Heidi Harriman Ewen
- College of Family and Consumer Sciences and College of Public Health
- Ph.D., Gerontology/Behavioral Science, University of Kentucky, 2006
- M.A., Experimental Psychology, University of Tennessee-Knoxville, 1996
- B.A., Psychology, Eastern Illinois University, 1994
- At UGA: Two years
The middle of an Illinois cornfield, it turns out, can prove fertile ground for a career in academic research.
Heidi Harriman Ewen spent her formative years there in the Midwestern quiet, shaped by regular journeys to the local nursing home and senior center where her mother taught quilting and gardening classes and by daily conversations with her nearby grandparents.
Those early years spent sitting under a quilting frame or on the porch in conversation with her grandparents provided the foundation for Ewen’s eventual career as an aging-in-place and relocation expert.
“I spent the majority of my childhood with older people,” she said. “It had a huge influence on me.”
Now an assistant professor in the financial planning, housing and consumer economics department of the College of Family and Consumer Sciences, Ewen also has a joint appointment in the Institute of Gerontology in the College of Public Health.
Her primary scholarly work deals with the ways in which older adults make decisions about where to live, whether aging-in-place in their own homes or relocating; how they adapt their environment or themselves as they age; and stress and adaptation.
Her current research focuses on low-income older adults and how they manage finances, housing and health.
Those seeds were planted early, she said.
“I learned a lot of things I don’t think my peers knew about,” Ewen said of those early days. “A lot of it was just listening to them talk. The women’s stories were fascinating to me. The old women used to tell me, ‘You need to take every opportunity given to you. We didn’t have those kinds of things.’ ”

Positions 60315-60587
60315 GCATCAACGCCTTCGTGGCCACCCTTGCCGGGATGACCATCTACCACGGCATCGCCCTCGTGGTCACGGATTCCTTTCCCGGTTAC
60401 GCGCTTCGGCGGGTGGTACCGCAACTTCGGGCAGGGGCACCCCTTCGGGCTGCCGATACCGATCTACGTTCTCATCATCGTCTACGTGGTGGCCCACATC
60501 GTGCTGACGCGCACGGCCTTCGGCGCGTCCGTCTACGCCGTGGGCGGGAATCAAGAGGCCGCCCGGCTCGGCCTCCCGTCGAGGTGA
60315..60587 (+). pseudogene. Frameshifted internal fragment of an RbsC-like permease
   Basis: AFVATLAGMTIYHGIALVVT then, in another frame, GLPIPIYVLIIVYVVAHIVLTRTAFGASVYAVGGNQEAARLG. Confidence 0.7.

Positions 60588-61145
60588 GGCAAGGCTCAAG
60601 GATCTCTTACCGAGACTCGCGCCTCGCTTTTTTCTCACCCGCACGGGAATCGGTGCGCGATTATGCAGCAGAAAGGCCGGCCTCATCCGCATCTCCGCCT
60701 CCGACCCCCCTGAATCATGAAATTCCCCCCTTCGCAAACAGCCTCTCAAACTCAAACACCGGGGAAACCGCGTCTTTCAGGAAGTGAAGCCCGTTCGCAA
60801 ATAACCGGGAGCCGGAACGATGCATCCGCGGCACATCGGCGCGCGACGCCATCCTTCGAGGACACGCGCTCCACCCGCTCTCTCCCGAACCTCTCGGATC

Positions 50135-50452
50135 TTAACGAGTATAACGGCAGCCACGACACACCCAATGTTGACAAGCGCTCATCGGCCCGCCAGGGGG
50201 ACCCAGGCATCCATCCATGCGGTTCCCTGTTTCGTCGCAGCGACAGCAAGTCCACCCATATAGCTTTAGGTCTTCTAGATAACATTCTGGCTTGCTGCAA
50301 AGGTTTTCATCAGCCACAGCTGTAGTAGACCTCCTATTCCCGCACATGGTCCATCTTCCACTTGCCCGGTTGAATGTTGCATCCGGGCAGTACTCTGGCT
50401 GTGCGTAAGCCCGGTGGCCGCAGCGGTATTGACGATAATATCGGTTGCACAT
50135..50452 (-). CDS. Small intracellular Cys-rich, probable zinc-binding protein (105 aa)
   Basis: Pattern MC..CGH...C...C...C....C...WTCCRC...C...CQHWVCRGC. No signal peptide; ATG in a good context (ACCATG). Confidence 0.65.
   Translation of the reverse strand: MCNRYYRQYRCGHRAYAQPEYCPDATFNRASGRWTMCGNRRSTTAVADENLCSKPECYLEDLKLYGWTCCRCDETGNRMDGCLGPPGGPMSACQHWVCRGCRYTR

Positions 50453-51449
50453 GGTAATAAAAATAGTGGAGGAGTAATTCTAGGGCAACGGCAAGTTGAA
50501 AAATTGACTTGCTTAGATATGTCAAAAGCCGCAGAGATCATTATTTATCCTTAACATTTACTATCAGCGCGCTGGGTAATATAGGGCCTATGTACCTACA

As part of her master’s work in the late 1990s, Ewen began interviewing residents of low-income housing facilities about how they developed coping strategies for dealing with stress.
“I became fascinated with how people made the decisions to move,” Ewen said. “Either they planned 10 years in advance or it was the result of a huge crisis. There wasn’t a whole lot in between.”
Ewen later went on to receive a doctorate in gerontology and behavioral science from the University of Kentucky, one of only seven gerontology programs in the country at the time.
Ewen began at UGA in 2014, and splits her time between research and teaching housing for aging populations and family demographics within FACS and on the biopsychosocial aspects of aging and health in the Institute of Gerontology.
The joint appointment makes for an interesting dynamic in the classroom, where issues of aging and housing intersect.
“A lot of our (gerontology) students are master’s of public health/master’s of social work dual-degree students, so they’re the front line people who are out there helping older adults transition from home to hospital to rehabilitation and back home,” Ewen said. “They also work in hospice and provide support to those who are dying and their families.”
Her methodology for the FACS housing classes is a little different, focusing more on the need for senior housing, home and community-based services, and housing modifications to enable older people to stay in their homes.
Ewen said she feels fortunate her career has coincided with the emergence of the senior housing industry, particularly the enormous growth of retirement communities for both independent and assisted living, driven largely by the retirement of the baby boomers.
“Back when my grandparents were alive, about the only options were nursing homes and trailer park communities in the Sun Belt states,” Ewen said. “Now we have these varied facilities for healthy, active older people as well as those who need more support. A lot of those have dementia care attached to them, too. It has been rewarding to see it change.”
Ewen added she’s grateful to have found a home at UGA where interdisciplinary work is valued and encouraged.
“I cannot imagine a better fit for my research and teaching,” she said. “It’s the perfect blending for imparting knowledge and skills to our students so they may address the needs of an aging population.”